Winners of NABC Robot Practice Tournament #2

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This weekend, November 14 and 15, ACBL BBOers were invited to play in the second free 2-day NABC Robot Practice Tournament to get a feel for the upcoming ACBL NABC Robot Individual (November 21-23) 

Congratulations to rogerclee, who won out of a field of 3776 players. Scroll down to see a complete list of winners.

The actual NABC Robot Individual takes place over three days from Saturday November 21 through to Monday November 23. Don’t be intimidated, give it a go. OK, some players score over 70%, but you just need one decent session to win some red/gold points. Find out all the tournament details here

NABC Robot Practice Results

Day 1 Practice tournament 2 - full results available here

12over1xiao80.79Free entry ACBL NABC Robot Individual
2rogerclee79.88Free entry ACBL NABC Robot Individual
3niccrais78.67Free entry ACBL NABC Robot Individual

Day 2 Practice Tournament 2 - full results available here

1rogerclee80.25Already won
2charali78.97Free entry ACBL NABC Robot Individual
3sammarks78.21Free entry ACBL NABC Robot Individual
4jianw3877.59Free entry ACBL NABC Robot Individual

Overall Results Practice Tournament 2 - full results available here

1rogerclee80.07Already won
2jianw3875.16Already won
3jgarris74.39Free entry ACBL NABC Robot Individual
4jonottawa73.58Free entry ACBL NABC Robot Individual
5michaelf0172.21Free entry ACBL NABC Robot Individual
6sspitze71.68Free entry ACBL NABC Robot Individual
Free entry ACBL NABC Robot Individual

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16 comments on “Winners of NABC Robot Practice Tournament #2”

  1. Clee is the real deal. He's won a Blue Ribbon and a LM so not only understands how to play pairs but also how to manage the bots.

    LOL at anyone thinks this is 'smelly'. You either don't understand how bot tourneys work or understand who the good players are. Probably both.

  2. My comment is I can not understand the bidding of the robot. One time give some explanation of his bidding second time give me wrong because I imply the first one and it is not the same. For this reason my result is not accurate some times you find I receive 46% and other Tim’s 50% third time I get 68%

  3. Thanks for the opportunity to practice. Last month I threw my hat into the ring and got clobbered so I had planned to never play this again. However, last weekend I practiced with the robots and more than doubled my wretched first try score. So I am encouraged and plan to practice again this weekend.

  4. Shame on you David you are a wannabe and should apologize. Bridge is a great game and too often win/loss will warrant one to discard opponents or partners to preserve their ego.

  5. In addition to being good, you have to know how to play with the robots. Even the advanced ones have their quirks.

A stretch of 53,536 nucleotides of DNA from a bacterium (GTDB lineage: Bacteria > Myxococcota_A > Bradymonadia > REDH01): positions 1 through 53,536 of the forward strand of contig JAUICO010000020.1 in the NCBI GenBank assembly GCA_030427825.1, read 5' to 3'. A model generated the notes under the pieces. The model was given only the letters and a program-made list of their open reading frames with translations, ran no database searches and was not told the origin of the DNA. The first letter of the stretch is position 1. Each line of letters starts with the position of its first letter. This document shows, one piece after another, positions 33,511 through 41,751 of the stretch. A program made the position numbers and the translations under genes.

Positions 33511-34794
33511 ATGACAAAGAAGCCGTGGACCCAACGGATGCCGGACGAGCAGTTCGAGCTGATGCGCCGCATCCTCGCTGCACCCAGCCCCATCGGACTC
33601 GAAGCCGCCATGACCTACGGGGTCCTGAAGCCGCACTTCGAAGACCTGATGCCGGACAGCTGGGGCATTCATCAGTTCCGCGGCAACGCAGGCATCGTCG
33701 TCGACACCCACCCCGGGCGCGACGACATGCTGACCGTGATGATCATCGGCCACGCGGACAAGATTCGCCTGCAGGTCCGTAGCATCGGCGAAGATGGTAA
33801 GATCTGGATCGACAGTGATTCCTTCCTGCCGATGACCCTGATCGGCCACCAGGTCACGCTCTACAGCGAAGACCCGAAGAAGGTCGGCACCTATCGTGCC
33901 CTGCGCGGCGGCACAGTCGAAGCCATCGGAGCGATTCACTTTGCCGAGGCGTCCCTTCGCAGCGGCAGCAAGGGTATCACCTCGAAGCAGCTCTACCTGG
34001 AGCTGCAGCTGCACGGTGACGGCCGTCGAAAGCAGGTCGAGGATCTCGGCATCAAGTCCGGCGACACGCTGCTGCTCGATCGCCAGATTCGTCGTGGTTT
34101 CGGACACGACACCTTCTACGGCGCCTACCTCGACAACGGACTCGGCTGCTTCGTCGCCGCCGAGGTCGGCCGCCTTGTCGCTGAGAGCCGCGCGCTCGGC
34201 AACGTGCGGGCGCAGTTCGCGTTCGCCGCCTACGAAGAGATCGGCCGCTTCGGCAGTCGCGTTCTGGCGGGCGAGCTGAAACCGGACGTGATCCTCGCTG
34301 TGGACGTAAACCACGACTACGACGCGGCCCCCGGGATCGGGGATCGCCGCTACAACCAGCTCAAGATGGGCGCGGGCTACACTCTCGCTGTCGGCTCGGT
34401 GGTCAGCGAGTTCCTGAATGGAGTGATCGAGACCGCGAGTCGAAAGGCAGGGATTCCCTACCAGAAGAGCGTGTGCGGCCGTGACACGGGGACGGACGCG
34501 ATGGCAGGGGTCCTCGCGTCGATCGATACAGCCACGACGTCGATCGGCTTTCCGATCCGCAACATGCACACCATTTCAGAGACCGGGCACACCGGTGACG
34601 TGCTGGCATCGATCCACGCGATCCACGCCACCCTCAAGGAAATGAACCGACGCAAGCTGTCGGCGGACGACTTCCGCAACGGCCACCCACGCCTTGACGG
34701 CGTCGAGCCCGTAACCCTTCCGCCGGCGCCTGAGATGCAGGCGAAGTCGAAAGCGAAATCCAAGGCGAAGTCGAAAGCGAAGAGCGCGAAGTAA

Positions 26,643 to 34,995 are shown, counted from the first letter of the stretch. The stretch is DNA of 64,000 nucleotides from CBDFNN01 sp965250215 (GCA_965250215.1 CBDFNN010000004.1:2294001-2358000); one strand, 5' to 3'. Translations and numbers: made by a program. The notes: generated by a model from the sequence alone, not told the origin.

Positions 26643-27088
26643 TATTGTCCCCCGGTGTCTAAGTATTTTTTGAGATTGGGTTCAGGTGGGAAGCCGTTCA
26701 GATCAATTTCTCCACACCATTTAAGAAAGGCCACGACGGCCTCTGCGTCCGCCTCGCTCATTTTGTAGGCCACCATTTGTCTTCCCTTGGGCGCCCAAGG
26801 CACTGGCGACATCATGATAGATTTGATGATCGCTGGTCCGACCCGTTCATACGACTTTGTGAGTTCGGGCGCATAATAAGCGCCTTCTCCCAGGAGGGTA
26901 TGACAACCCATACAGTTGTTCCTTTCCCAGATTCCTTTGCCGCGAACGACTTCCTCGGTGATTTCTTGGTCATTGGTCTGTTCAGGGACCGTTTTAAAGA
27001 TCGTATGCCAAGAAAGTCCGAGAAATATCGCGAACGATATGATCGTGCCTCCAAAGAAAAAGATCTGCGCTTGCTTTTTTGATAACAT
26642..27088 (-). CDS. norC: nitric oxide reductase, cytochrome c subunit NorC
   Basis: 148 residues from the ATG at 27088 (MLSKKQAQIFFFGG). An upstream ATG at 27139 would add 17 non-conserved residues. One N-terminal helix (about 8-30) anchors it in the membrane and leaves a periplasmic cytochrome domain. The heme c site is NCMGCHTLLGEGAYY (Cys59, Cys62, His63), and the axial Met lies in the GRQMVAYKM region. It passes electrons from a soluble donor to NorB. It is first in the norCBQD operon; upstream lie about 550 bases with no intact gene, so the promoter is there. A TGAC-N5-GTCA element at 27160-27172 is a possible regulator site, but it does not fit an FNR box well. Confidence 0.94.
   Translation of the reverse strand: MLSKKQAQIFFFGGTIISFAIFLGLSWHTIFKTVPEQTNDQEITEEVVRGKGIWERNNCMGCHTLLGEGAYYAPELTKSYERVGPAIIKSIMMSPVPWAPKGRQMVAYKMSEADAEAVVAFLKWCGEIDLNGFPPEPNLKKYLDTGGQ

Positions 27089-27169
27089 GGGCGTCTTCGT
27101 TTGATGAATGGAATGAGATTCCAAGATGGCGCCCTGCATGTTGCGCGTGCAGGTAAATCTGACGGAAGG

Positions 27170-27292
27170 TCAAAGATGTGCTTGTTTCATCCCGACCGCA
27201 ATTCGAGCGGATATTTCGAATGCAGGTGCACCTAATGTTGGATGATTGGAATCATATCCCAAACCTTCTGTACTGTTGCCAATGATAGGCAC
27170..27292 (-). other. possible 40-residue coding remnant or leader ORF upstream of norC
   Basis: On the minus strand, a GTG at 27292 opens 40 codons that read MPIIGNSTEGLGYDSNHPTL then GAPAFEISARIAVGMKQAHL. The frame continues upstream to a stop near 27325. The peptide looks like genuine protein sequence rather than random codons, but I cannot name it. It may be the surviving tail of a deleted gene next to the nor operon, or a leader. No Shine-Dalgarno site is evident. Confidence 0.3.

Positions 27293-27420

Your partner can destroy you if you don't know it's idiosyncrasies. The defense can help you if you give it a chance.
    Roger Lee is no cheat. Instead of complaining, learn to game the bots. Also, always pass the hand out if it looks right, even with 15 Pierson pts.

  6. Congratulations to the winners!!

    I don't think anyone should be disparaged because of their great 80% games. I have read of Roger's great achievements over many years of high level bridge. I don't know the other players. As an average player, I once had a 83% game in an all-day Robot tournament, which just means that luck was with me for all of the lines of play and finesses that I took. Leo, USLA, and many others routinely put up 80% games. They are all great players and I applaud them for their skill and expertise.

    1. There are a handful of players that consistently score well. Many of the skills for "live bridge" are the same as those in these robot games. Roger Lee is certainly one of the best.

    2. I have had 2 80% games in the past 2 months so I do not think it is fishy. However, there are certain plays I know work more often on robots that are not in pairs in declare play. One is that robots practically never 'lead away from a king.

      Also, when it is your day, it is your day

    3. Not true, e.g. George Tornay, of Palm Beach Gardens,. always a world class player for the last 50+ years, about a year or so ago (now in his 80's) was written up in the Bulletin for the highest # of MP's won that month and had only played in a few club games, consistently with that level of averages in the 80%+ range. In fact. last year I met a pro with 50,000+ MPs, who told me that when he and George played together on a Spingold Team, decades ago Tornay was the most "awesome" player he had met. Besides whenever ACBL publishes the winners at the Nationals in the Bulletin, the first half dozen or more ranking players are above 80% even a couple are above 85% average for the week long event. And really competitive events at the Nationals have many safeguards to prevent any fishy temptations.
      Also as far as playing with the robots. I just highlight each bid each Robot makes and you get to understand their bidding program. The Robot's leads are all published on BBO.
      The people who comment on the quirks of the bots;--it's just like with people, with some the chemistry meshes, with some it clashed. The Pro (whom I mentioned above) was at the same event as I was a year ago. Every time my partner and I played the Pro and Client pair, we beat them, but at the end of the event they had earned 93+ gold points while the next in the field earned slightly less than half that amount and my partner and I came away with 23+ gold points--so there is a lot of meshing or clashing with the style of auction and play with either the bots or different human opponents.

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